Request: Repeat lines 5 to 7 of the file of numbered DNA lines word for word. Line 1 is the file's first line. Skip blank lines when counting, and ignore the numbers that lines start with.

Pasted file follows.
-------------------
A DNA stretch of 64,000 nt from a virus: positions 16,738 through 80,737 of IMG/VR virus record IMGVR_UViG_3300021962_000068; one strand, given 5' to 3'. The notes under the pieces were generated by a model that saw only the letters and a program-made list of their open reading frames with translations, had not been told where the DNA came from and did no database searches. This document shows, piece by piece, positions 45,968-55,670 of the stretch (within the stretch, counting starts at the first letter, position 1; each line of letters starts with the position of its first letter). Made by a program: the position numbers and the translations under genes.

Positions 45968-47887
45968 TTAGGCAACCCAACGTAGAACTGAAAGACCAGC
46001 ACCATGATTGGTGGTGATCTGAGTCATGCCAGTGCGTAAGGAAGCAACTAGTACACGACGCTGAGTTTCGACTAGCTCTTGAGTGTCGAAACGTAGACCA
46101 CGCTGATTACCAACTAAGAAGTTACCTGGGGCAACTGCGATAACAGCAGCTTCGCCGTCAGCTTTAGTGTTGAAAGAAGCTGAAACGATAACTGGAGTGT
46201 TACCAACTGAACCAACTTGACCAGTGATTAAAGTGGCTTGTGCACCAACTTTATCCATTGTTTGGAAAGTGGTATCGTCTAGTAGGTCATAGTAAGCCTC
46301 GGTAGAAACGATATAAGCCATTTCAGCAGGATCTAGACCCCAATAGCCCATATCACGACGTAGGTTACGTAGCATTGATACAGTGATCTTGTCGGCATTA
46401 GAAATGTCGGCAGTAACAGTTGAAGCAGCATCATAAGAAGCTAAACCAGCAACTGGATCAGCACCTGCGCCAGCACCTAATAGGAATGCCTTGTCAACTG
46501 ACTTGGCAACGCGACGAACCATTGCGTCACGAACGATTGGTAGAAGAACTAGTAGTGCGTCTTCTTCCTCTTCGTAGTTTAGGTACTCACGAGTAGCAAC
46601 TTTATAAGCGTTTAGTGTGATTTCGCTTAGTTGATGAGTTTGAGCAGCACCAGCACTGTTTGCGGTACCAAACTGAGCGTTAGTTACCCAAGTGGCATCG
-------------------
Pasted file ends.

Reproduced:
46101 CGCTGATTACCAACTAAGAAGTTACCTGGGGCAACTGCGATAACAGCAGCTTCGCCGTCAGCTTTAGTGTTGAAAGAAGCTGAAACGATAACTGGAGTGT
46201 TACCAACTGAACCAACTTGACCAGTGATTAAAGTGGCTTGTGCACCAACTTTATCCATTGTTTGGAAAGTGGTATCGTCTAGTAGGTCATAGTAAGCCTC
46301 GGTAGAAACGATATAAGCCATTTCAGCAGGATCTAGACCCCAATAGCCCATATCACGACGTAGGTTACGTAGCATTGATACAGTGATCTTGTCGGCATTA